1861: David R. Cottrell to Nancy D. Cottrell

This letter was written by David R. Cottrell (1842-19xx) of Co. H, 20th Indiana Volunteers. Cottrell was a private at the time he wrote the letter but was later (1863) promoted to corporal and still later to sergeant. He enlisted at Lafayette but was a resident of Marion county, Indiana. He was discharged as a veteran on 12 July 1865 from Camp Bullock, Virginia.

David wrote his letter from Fort Clark, one of two forts constructed by Confederates on the north side of—and to guard—Hatteras Inlet, a major shipping inlet and considered the key to Albemarle Sound. The construction of Fort Clark (originally designated as Fort Ellis) was not initiated until at least mid-July 1861. It was located approximately 1200 yards from Fort Hatteras. Its parapet walls were built with double rows of peat blocks that were infilled with sand. When the Union forces captured Fort Clark in 1861, it was described as an irregular redoubt located one mile from the inlet and midway between the sound and the ocean. The parapets facing the ocean were said to be 18 feet thick. A barracks complex was erected outside the fort which was of plank on frame construction and, at least by 1862, were set on pilings.

David’s letters describes a storm at Cape Hatteras that we now know was a Category I hurricane with peak winds of at least 80 mph. Soldiers like David who were occupying the two forts at the Hatteras Inlet reported that in the early morning hours of November 2, high seas began to overwash Hatteras Island, “completely covering all dry land except the position of the fort itself.” Water did not subside for nearly fourteen hours.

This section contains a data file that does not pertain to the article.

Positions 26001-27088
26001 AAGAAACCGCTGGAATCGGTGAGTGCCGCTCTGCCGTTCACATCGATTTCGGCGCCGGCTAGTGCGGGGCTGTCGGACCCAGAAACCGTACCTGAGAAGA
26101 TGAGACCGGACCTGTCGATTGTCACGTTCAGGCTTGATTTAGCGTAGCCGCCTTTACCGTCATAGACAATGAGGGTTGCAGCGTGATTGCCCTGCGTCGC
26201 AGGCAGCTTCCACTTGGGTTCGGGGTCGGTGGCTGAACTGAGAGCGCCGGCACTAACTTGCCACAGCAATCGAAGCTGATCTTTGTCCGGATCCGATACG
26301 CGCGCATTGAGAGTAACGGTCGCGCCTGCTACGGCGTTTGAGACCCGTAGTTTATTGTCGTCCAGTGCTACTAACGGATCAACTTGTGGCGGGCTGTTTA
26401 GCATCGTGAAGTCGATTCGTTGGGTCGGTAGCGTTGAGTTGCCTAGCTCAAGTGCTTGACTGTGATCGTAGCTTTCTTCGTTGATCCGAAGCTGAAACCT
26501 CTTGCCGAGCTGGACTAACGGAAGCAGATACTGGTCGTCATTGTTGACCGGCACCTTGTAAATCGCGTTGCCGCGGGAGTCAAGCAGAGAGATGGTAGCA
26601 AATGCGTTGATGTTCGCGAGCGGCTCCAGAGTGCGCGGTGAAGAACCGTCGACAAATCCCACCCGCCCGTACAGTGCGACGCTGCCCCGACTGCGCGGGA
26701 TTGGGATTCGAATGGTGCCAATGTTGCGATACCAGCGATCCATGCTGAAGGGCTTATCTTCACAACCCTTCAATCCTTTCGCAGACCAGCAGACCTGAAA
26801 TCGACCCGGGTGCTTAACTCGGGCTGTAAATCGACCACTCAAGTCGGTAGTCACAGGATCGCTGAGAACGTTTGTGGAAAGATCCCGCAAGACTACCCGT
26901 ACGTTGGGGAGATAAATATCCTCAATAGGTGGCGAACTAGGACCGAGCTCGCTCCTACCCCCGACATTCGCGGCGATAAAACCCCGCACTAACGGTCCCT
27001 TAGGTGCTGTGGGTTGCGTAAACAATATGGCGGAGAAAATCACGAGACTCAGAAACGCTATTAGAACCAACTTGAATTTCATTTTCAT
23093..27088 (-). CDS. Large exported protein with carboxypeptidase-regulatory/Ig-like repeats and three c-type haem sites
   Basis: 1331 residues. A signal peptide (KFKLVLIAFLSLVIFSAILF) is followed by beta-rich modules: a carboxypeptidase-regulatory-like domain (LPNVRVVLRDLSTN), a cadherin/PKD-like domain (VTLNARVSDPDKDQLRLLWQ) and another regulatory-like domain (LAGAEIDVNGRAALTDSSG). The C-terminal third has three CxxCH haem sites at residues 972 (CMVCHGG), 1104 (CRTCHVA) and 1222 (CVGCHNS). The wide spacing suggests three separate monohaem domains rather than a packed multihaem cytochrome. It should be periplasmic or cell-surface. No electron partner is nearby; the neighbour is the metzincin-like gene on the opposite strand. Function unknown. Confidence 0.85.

Fort Clark after Union Occupation, 1862


Fort Clark, North Carolina
November 7th 1861

Dear Sister,

I take the present method of writing you a few lines to inform you I am not well at present. I have been sick for the last 3 or 4 days but feel a little better now. But I hope I shall be well in a few days.

Col. William L. Brown “said for every man to take care of himself.” — DRC

Last Friday [1 November 1861] evening there came an awful storm and the sea from the Atlantic side overflowed the Island completely. Our new clothes had just come and about one third of them were washed away. ¹ The waves run 4 feet high in our quarters. We all expected to be drowned. The Colonel [William L. Brown] said for every man to take care of himself as he expected the fort would soon go. All the breastworks we had put up around the fort were washed away. The Steamer J. R. Spaulding—our mail boat—started for Fortress Monroe as soon as the storm subsided to see General Wool about taking us away and since I have been writing they say she is coming back and we will soon know all about it. I expect we will go further south if we leave here.

I had forgotten to say I received your kind letters last mail. Give yourself no uneasiness about me not being well. I am not dangerous at all. Write soon and often.

James A. Ford sends his best respects to you and also to Mrs. Palmer. He is well. Excuse me for writing this on a sheet of paper that is so mussed up but I got it wet the other day. Excuse pencil writing &c.

Your affectionate brother, — D. R. Cottrell

To Miss Nancy D. Cottrell

¹ When the regiment was formed, their standard issue uniforms consisted of “a jeans suit, gray in color, and the coat or jacket was of Zouave shape with rounded corners and a braided edge.” [Diary of Erasmus Gilbreath] Were the men of the 20th Indiana being issued new regulation blue uniforms?


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